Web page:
Updated: Sep 29, 2020
In a memorandum held on August 8th, 2020, President Donald J. Trump instructed a delay for the collection of payroll taxes for people who earn less than $4,000 every two weeks or under $104,000 yearly (pre-tax), from September 1st to December 31st. The taxes paid by both the employee and their employers are used to fund Social Security and Medicare. This tax however will have to be paid beginning of next year.
A report by Business Insider suggested that Trump’s decision may create tension between employers and workers. This was signed as Congress has been unable to agree on a second stimulus package, after the talks of the corona virus relief package that collapsed on the 7th of August 2020. However, Treasury Secretary Steven Mnuchin said that there won’t be cuts to Social Security or Medicare from this, which will instead be paid out from the general federal budget. The tax code also allows the Treasury Department to delay tax deadlines for up to a year only in the case of national emergencies, said Daniel Hemel, a tax-law professor at the University of Chicago. President Trump also said that if he were re-elected, he would extend it beyond the end of the year and terminate the tax. While the President does have the authority to order the IRS to stop collecting taxes, he cannot completely remove this tax bill without the approval from Congress.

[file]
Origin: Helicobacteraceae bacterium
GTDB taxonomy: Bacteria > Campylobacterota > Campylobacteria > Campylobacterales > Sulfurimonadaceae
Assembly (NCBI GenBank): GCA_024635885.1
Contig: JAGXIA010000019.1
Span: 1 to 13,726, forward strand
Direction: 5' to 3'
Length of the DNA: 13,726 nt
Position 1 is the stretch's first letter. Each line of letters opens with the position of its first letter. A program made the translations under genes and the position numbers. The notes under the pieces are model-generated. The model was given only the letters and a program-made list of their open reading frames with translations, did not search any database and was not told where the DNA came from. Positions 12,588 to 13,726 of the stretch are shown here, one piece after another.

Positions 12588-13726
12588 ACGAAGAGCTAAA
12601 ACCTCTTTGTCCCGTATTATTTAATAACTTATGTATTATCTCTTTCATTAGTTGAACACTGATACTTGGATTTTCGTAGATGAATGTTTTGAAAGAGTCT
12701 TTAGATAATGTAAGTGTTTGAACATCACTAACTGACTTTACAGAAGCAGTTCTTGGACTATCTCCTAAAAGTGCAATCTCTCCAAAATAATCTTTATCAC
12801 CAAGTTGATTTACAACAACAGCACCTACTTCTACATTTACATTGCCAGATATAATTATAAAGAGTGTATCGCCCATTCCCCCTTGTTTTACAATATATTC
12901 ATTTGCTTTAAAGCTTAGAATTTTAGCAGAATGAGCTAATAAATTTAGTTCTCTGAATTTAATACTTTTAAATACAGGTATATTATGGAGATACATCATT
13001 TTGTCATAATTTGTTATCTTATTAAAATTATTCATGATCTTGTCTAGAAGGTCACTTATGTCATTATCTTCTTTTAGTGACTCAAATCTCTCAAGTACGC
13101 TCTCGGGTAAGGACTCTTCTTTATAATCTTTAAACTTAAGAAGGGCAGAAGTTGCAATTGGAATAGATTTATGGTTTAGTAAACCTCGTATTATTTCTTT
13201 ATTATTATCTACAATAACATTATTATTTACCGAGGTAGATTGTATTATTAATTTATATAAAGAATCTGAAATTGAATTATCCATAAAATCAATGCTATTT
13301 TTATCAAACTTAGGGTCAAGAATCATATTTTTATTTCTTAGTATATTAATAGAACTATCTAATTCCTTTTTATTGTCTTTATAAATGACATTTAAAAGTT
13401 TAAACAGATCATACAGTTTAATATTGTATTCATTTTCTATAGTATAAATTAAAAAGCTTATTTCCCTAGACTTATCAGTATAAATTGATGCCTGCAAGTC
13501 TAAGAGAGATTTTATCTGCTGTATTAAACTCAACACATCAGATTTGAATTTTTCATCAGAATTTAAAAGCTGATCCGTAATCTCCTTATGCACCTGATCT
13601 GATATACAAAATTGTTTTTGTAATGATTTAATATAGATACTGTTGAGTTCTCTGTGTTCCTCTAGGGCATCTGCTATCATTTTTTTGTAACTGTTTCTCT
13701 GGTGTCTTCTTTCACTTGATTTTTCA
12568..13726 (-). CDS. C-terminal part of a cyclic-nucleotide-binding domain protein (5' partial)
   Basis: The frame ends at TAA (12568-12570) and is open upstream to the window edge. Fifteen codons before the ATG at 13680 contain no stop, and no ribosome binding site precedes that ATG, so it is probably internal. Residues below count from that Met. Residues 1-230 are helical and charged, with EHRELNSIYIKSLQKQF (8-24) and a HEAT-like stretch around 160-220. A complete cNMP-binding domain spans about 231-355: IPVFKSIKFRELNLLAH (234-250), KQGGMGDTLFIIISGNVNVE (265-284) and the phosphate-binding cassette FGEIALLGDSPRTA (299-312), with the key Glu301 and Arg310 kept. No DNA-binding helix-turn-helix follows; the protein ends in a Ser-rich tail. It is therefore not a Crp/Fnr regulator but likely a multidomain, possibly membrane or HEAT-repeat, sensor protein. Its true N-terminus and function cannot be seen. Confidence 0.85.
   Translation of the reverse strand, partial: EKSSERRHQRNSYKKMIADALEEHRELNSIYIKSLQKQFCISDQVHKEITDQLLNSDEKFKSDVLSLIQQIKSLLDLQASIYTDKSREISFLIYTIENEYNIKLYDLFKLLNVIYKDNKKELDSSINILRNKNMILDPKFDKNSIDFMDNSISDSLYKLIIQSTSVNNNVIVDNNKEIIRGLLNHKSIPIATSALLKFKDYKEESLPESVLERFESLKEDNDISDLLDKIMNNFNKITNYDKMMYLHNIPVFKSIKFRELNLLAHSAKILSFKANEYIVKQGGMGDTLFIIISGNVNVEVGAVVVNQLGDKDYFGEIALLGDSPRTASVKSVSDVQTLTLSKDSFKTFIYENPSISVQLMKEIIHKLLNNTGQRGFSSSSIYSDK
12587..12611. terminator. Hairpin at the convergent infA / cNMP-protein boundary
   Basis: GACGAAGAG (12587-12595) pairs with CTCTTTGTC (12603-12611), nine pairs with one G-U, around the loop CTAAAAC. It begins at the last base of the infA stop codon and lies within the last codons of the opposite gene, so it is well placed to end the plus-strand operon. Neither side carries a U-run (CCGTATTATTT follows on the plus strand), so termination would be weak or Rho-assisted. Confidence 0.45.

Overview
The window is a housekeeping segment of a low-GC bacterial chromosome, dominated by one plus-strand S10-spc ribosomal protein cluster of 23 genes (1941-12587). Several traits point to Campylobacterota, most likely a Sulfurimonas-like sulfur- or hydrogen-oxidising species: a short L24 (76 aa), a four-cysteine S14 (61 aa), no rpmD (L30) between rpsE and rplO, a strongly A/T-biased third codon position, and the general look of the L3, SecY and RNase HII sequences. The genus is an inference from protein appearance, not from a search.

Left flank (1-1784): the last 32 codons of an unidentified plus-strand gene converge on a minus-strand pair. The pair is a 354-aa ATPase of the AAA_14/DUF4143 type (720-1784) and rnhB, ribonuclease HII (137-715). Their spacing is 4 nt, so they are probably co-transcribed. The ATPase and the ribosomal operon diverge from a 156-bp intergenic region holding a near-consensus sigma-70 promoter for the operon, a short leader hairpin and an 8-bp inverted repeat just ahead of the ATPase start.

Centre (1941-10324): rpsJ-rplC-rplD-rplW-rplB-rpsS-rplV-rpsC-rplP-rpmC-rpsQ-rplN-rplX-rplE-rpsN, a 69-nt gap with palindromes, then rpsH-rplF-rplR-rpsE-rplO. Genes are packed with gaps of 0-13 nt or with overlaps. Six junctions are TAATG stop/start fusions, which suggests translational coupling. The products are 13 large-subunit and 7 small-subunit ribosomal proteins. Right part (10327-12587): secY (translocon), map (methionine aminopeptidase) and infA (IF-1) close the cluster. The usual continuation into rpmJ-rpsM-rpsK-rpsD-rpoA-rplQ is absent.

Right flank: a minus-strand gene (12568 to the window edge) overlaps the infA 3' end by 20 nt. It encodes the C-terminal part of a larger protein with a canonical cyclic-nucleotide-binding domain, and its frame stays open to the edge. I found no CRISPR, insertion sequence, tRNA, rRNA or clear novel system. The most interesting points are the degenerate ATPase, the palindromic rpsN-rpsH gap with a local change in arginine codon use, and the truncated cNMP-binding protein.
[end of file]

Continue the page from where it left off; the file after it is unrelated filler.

Although this bill aimed to ensure that workers could have their paychecks full to support themselves financially during this world wide pandemic, Seth Hanlon a tax expert Center for American Progress said that it's likely that employers would not hand over that cash to the employees as they are eventually liable for the employees share of tax. “Knowing that, employers would be taking an enormous risk if they didn’t withhold the tax they’re legally liable for.” If the legalization goes through, workers should try to save that money for the eventual tax bill.
What Should Employers Look Out For?
If your church pays payroll taxes for its non-minister employees and Social Security or Medicare taxes for those licensed ministers who have not opted out of them, then follow these steps to stay on top of your taxes this year:
1. Agency Guidance
Churches should actively monitor upcoming guidance from the Department of Treasury.
2. Risk Assessment
Balance the benefit of releasing affected taxes to eligible employees against the possibility of having to recoup those taxes later.
3. Review Payroll Processes
Take time to evaluate now how quickly they can alter their payroll practices and procedures in case they decide to opt for this payroll tax deferral.
For more tax queries or advice, visit LandmarkTax.com and get in touch with their trusted tax and financial planning experts.